On March 31, 2014, the Senate passed H.R. 4302, the “Protecting Access to Medicare Act of 2014,” which postpones the imminent 24 percent Medicare physician payment cut for 12 months, until April 1, 2015. Although many Senators spoke against passing this 17th Medicare payment patch, the Senate vote was 64 to 35. (Sixty votes were needed for passage.) The House passed an identical version of the bill by voice vote on March 27, and President Obama signed the legislation into law on April 1st. CMS can now move forward with implementation.
Given the timing of this legislation, the Centers for Medicare and Medicaid Services has instructed the Medicare Administrative Contractors to hold claims containing services paid under the Medicare Physician Fee Schedule (MPFS) for the first 10 business days of April (i.e., through April 14, 2014). This hold would only affect MPFS claims with dates of service of April 1, 2014, and later. The hold should have minimal impact on provider cash flow, because under current law, clean electronic claims are not paid any sooner than 14 calendar days (29 days for paper claims) after the date of receipt. All claims for services delivered on or before March 31, 2014, will be processed and paid under normal procedures.
Of importance to physicians, H.R. 4302 does the following things:
Physician Payment Update – Extends the current 0.5 percent update for the next 9 months and provides and zero percent update for January 1 – March 31, 2015.
Extension of Work GPCI floor – Extends the work GPCI floor of 1.0 until March 31, 2015.
ICD-10 – Delays the implementation of the ICD-10 code set to not before October 1, 2015.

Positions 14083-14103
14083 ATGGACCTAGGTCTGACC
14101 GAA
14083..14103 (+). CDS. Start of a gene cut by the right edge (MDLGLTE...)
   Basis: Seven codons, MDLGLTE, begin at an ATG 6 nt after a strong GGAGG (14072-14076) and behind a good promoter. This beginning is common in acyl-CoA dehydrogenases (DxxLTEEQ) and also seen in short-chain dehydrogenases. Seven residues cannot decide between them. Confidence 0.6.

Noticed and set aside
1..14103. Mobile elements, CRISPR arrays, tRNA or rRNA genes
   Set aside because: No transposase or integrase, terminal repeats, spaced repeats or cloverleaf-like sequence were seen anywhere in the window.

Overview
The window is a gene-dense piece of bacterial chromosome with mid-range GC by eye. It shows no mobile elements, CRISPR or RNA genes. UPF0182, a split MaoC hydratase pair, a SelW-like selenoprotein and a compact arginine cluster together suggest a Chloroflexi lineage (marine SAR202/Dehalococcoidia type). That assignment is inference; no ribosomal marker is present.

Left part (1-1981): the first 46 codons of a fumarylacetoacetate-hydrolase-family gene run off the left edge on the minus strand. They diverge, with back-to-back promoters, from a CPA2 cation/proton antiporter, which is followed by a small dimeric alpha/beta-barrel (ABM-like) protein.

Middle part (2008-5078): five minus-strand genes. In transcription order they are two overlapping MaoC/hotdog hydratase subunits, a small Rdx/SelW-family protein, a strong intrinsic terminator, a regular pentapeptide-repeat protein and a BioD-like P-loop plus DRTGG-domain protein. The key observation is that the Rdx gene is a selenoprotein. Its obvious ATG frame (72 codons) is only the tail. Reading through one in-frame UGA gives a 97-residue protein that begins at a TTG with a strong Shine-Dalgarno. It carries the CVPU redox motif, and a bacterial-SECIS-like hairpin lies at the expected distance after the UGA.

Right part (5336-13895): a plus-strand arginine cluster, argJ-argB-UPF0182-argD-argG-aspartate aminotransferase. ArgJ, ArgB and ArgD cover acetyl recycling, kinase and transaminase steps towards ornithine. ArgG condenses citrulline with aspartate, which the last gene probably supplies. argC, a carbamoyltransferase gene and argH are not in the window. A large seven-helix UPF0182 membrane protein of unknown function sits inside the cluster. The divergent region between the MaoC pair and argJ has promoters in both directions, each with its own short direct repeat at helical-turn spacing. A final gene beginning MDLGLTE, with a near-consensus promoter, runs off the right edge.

Reimbursement for Diagnostic Lab Services – Ties payments for the laboratory fee schedule to market-based private sector payments.
Promoting Evidence-based Care in Advanced Diagnostic Imaging – Starting in January 2017, healthcare professionals that order advanced diagnostic imaging services – e.g. MRI, CT, PET, and Nuclear Cardiology – must consult appropriate use criteria that has been endorsed by medical societies and selected by the Secretary. Starting in 2020 those physicians that are “outliers,” in their ordering patterns will be required to use a prior authorization program. Outliers are defined at the top 5 percent.
Misvalued Services Under the Physician Fee Schedule – Sets an annual target of 0.5 percent in savings from misvalued Medicare Physician Fee Schedule services for each of the years 2017 to 2020. If the target is met, the savings are re-distributed to other services, otherwise across the board cuts apply. Also sets new screens to identify potentially misvalued codes. It gives the Secretary of HHS wide discretion to collect information to set the work and practice expense components of the relative values.
Click here to read AUGS' comment letter to CMS from September 2, 2014.